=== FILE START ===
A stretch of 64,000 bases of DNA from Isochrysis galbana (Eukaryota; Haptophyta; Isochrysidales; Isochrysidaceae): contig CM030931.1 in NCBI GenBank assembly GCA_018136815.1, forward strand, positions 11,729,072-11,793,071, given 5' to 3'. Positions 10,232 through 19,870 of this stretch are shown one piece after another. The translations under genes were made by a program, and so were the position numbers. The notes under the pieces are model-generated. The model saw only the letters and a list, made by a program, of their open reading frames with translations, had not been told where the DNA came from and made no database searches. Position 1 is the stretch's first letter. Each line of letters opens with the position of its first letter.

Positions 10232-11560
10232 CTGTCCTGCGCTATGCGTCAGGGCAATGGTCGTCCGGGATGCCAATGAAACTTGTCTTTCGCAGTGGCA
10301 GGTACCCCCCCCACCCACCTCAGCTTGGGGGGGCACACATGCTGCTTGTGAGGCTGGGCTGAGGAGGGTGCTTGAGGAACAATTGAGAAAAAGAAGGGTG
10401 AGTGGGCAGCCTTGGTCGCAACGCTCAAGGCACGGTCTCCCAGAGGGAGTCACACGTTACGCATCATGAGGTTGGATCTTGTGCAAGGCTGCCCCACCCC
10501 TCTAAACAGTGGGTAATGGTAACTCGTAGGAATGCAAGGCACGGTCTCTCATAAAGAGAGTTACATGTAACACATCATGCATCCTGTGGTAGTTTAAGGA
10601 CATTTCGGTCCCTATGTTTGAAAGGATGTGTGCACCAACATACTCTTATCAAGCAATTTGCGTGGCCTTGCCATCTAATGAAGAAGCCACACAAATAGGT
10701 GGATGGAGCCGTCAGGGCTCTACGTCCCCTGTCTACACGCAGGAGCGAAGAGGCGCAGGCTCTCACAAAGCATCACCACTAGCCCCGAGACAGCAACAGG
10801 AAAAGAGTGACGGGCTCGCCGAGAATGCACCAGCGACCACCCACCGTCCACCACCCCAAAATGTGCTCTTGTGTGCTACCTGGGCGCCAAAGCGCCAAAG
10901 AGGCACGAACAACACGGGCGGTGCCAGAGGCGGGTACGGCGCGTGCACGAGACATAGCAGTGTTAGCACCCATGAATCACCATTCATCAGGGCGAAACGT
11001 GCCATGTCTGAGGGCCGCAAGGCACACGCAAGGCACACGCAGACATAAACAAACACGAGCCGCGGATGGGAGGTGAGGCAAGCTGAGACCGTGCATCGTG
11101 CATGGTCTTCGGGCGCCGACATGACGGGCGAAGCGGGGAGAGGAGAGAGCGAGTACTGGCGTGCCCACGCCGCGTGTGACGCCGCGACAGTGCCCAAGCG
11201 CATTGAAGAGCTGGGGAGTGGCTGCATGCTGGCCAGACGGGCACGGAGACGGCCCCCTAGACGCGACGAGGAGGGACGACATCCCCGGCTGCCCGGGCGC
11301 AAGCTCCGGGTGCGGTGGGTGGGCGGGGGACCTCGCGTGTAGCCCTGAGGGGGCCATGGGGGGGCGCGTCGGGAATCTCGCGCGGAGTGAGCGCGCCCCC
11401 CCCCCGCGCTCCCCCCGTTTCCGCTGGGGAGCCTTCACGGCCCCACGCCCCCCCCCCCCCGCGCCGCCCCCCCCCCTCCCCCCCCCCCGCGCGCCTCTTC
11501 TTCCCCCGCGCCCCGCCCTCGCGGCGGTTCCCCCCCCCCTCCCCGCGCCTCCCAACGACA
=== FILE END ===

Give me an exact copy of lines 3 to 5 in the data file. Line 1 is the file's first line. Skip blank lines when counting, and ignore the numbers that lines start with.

10232 CTGTCCTGCGCTATGCGTCAGGGCAATGGTCGTCCGGGATGCCAATGAAACTTGTCTTTCGCAGTGGCA
10301 GGTACCCCCCCCACCCACCTCAGCTTGGGGGGGCACACATGCTGCTTGTGAGGCTGGGCTGAGGAGGGTGCTTGAGGAACAATTGAGAAAAAGAAGGGTG
10401 AGTGGGCAGCCTTGGTCGCAACGCTCAAGGCACGGTCTCCCAGAGGGAGTCACACGTTACGCATCATGAGGTTGGATCTTGTGCAAGGCTGCCCCACCCC